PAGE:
About mutability

Universes are essentially about mutability and side-effects, which may seem at odds with the functional spirit of Clojure and Datomic. That's not the case in my opinion, since Clojure positioned itself since the beginning as supporting mutability in the few places where it is a better fit than a purely functional style.

Having said that, universes and the ability to fork them are no excuse to make a mutable imperative mess. You still want to make the building blocks of your application purely functional, on as large a scale as is reasonable.

Forkability, and Clojure's time model

The Epochal Time Model embodied in Clojure and Datomic consists of an identity (represented e.g by a Datomic connection, an Atom, ...) which state changes over time as a succession of values (e.g Datomic database values, persistent data structures, ...): "the state is the value of an identity at a point in time". In this model, changing the state means setting the state of an identity to a new value.

Interestingly, forking also has a natural interpretation in this time model: duplicating an identity without changing its state. (at least that's the way I see it).

Practical usage

I have a test namespace with a function to create 'starting-point universe' loaded with fixture data. This function is called by tests, and by me from the REPL. Because loading the database schema and fixture data can take some time (~100ms), I back this function with a TTL cache of a few seconds. This allows me to never have a stale context as my code evolves, while not wasting time on a heavy setup phase for each test.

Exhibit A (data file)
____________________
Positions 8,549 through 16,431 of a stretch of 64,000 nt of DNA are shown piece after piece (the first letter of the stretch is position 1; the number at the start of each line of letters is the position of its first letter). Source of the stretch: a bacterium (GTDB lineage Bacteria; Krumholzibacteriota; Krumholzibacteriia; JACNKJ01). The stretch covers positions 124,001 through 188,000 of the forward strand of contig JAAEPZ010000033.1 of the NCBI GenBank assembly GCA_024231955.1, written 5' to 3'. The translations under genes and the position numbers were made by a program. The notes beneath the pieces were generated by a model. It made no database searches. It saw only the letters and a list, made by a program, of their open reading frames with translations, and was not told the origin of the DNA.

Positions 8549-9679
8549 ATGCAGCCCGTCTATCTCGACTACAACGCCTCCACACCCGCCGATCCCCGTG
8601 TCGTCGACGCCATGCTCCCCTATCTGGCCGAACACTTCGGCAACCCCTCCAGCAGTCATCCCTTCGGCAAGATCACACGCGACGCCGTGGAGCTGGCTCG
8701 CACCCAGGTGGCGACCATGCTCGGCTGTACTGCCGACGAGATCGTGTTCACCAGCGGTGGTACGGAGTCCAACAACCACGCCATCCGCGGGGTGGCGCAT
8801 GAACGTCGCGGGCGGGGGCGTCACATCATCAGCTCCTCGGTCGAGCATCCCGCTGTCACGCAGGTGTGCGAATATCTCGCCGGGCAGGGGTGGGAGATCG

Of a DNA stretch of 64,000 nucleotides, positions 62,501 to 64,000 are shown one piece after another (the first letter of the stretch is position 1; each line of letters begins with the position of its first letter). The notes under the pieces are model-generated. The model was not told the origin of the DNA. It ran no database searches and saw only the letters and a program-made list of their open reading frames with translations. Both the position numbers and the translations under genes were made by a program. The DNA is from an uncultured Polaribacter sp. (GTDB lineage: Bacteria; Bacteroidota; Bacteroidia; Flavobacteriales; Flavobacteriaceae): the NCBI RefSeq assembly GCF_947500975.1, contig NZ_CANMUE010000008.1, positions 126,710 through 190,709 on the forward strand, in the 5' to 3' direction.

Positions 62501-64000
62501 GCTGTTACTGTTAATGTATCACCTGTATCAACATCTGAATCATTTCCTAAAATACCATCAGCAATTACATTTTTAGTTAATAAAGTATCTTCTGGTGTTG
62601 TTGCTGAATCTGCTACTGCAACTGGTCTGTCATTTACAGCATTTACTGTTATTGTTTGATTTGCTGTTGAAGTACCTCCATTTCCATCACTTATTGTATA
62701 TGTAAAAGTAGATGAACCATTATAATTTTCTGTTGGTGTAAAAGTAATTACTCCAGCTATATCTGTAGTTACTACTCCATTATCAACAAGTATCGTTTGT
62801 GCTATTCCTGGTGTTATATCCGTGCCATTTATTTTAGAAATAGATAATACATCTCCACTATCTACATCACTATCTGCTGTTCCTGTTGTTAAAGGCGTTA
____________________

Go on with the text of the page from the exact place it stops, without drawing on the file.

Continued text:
On top of that, I have a dev namespace with 2 functions fu (Fresh Universe) and lu (Local Universe). Both return universes with fixture data, but fu returns a different universe each time it is called (stateless), whereas lu creates a universe the first time and then returns it (session); there is an optional param to reset the universe returned by lu.

To achieve full universe forkability, I also had to make mock implementations of a few key-value stores in addition to Datomic, such as Ring session stores.

Parting thoughts

I am constantly amazed to see how immutability, although it encourages functional programming, also makes dealing with side-effects and mutable places better. This is a lesson we have learned in the small with Clojure's references, and now we're learning it in the large with Datomic.

At BandSquare we have applied the above ideas to our whole backend system, to great benefits so far. We will continue to explore the possibilities and limitations of forkable universes, and we welcome your feedback.

Happy New Year!

Tags: Clojure Architecture Datomic